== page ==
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Joint planning is the deliberate process of determining how (the ways) to use military capabilities (the means) in time and space to achieve objectives (the ends) while considering the associated risks. Ideally, planning begins with specified national strategic objectives and military end states to provide a unifying purpose around which actions and resources are focused. The joint planning and execution community (JPEC) conducts joint planning to understand the strategic and operational environment (OE) and determines the best method for employing the Department of Defense’s (DOD’s) existing capabilities to achieve national objectives. Joint planning identifies military options the President can integrate with other instruments of national power (diplomatic, economic, informational) to achieve those national objectives. In the process, joint planning identifies likely benefits, costs, and risks associated with proposed military options. In the absence of specified national objectives and military end states, combatant commanders (CCDRs) may propose objectives and military end states for the President’s and/or the Secretary of Defense’s (SecDef’s) consideration before beginning detailed planning. The Chairman of the Joint Chiefs of Staff (CJCS), as the principal military advisor to the President and SecDef, may offer military advice on the proposed objectives and military end states as a part of this process.

At the CCMD level, joint planning serves two critical purposes. At the strategic level, joint planning provides the President and SecDef options, based on best military advice, on use of the military in addressing national interests and achieving the objectives in the National Security Strategy (NSS) and Defense Strategy Review (DSR).
At the operational level, once strategic guidance is given, planning translates this guidance into specific activities aimed at achieving strategic and operational-level objectives and attaining the military end state. This level of planning ties the training, mobilization, deployment, employment, sustainment, redeployment, and demobilization of joint forces to the achievement of military objectives that contribute to the achievement of national security objectives in the service of enduring national interests.

Joint Planning Activitie, Functions, and Products

APEX encompasses four operational activities, four planning functions, seven execution functions, and a number of related products (see Figure II-4). Each of these planning functions will include IPRs as necessary throughout planning and execution.

Joint Planning Activities, Functions and Products

Adaptive Planning and Execution Enterprise (APEX) integrates the planning activities of the JPEC and facilitates the transition from planning to execution. The APEX enterprise operates in a networked, collaborative environment, which facilitates dialogue among senior leaders, concurrent and parallel plan development, and collaboration across multiple planning levels. Strategic direction and continuous dialogue between senior leaders and planners facilitate an early understanding of the situation, problems, and objectives. The intent is to develop plans that contain military options for the President and SecDef as they seek to shape the environment and respond to contingencies. This facilitates responsive plan development that provides up-to-date planning and plans for civilian leaders. The APEX enterprise also promotes involvement with other USG departments and agencies and multinational partners.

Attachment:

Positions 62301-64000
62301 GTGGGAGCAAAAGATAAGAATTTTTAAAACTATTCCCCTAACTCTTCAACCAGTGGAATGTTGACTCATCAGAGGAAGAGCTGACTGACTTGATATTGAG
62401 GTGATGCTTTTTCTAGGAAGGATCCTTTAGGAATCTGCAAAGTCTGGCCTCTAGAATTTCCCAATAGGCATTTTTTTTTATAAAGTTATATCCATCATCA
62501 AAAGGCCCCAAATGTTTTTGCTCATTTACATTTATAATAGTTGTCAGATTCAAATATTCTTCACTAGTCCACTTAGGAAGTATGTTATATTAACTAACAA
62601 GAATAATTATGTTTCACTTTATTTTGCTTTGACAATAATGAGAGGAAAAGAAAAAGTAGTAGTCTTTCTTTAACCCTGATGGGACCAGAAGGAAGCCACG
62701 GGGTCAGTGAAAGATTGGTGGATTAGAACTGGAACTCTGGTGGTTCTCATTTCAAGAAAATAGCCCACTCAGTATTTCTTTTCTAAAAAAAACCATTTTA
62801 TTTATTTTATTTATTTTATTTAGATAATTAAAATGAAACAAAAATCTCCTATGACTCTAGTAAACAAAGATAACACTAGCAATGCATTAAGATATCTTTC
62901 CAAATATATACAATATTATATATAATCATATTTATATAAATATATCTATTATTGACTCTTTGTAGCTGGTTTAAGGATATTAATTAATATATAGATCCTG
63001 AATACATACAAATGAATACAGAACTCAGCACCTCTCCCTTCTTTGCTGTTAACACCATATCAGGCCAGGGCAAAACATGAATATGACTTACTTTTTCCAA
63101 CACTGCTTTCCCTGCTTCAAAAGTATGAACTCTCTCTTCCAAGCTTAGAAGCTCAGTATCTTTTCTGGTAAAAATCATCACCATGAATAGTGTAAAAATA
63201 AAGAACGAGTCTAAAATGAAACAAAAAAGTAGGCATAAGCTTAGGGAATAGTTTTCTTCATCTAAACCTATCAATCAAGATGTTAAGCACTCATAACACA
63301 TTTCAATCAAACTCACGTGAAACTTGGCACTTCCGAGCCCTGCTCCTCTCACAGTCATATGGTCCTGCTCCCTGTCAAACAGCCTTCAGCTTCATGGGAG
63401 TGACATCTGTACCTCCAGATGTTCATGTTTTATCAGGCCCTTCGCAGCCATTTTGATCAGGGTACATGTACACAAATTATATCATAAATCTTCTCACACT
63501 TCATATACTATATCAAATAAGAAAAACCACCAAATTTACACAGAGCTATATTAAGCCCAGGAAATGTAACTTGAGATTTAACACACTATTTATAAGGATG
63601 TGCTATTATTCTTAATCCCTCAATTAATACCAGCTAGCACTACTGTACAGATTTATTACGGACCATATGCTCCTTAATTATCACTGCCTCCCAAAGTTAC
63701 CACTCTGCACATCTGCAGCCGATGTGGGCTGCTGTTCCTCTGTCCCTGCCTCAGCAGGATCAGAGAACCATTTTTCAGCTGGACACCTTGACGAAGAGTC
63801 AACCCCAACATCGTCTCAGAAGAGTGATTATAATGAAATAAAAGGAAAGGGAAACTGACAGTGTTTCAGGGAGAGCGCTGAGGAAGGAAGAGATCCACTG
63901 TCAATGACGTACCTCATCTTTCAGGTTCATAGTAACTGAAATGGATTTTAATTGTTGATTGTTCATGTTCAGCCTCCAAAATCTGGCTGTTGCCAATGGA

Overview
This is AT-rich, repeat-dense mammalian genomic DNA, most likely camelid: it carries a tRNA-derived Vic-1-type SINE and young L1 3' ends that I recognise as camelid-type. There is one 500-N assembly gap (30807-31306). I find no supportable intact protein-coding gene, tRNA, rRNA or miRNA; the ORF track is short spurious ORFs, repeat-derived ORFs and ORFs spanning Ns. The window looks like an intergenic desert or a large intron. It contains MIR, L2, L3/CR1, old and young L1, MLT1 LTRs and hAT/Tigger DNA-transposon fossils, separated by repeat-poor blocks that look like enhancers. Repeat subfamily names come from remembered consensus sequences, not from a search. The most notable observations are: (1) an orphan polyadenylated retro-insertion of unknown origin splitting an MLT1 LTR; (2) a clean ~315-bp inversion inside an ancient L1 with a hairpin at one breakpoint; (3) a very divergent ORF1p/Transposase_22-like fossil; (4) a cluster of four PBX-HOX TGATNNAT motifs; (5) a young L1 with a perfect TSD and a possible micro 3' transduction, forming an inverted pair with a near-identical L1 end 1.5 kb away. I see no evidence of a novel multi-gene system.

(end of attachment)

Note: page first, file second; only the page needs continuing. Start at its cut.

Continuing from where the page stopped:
While joint planning has the inherent flexibility to adjust to changing requirements, APEX incorporates policies and procedures to facilitate a more responsive planning process. APEX fosters a shared understanding of the current OE and planning through frequent dialogue between civilian and military leaders to provide viable military options to the President and SecDef. Continuous assessment and collaborative technology provide increased opportunities for consultation and updated guidance during the planning and execution processes.

APEX encompasses four operational activities, four planning functions, seven execution functions, and a number of related products. Each of these planning functions will include IPRs as necessary throughout planning and execution. IPR participants are based on the requirements of the plan. For example, plans directed by the GEF or JSCP generally require SecDef-level review, while plans directed by a CCDR may require only CCDR-level review.

IPRs are an iterative dialogue among civilian and military leaders at the strategic level to gain a shared understanding of the situation, inform leadership, and influence planning. Topics such as planning assumptions, interagency and multinational participation guidance, supporting and supported activity requirements, desired objectives, key capability shortfalls, acceptable levels of risk, and SecDef decisions are typically discussed. Further, IPRs expedite planning by ensuring the plan addresses the most current strategic assessments and objectives.


JFODS5-1: The Joint Forces Operations & Doctrine SMARTbook, 5th Ed. w/Change 1This article is an extract from “JFODS5-1: The Joint Forces Operations & Doctrine SMARTbook, 5th Ed. w/Change 1 (Guide to Joint, Multinational & Interorganizational Operations)” by The Lightning Press. Download a free PDF sample and learn more at: JFODS5-1: The Joint Forces Operations & Doctrine SMARTbook, 5th Ed. w/Change 1 (Guide to Joint, Multinational & Interorganizational Operations). Additionally, for 400 pages of detailed discussion of joint strategic and operational planning refer to Joint/Interagency SMARTbook 1 – Joint Strategic & Operational Planning, 2nd Ed. (Planning for Planners).

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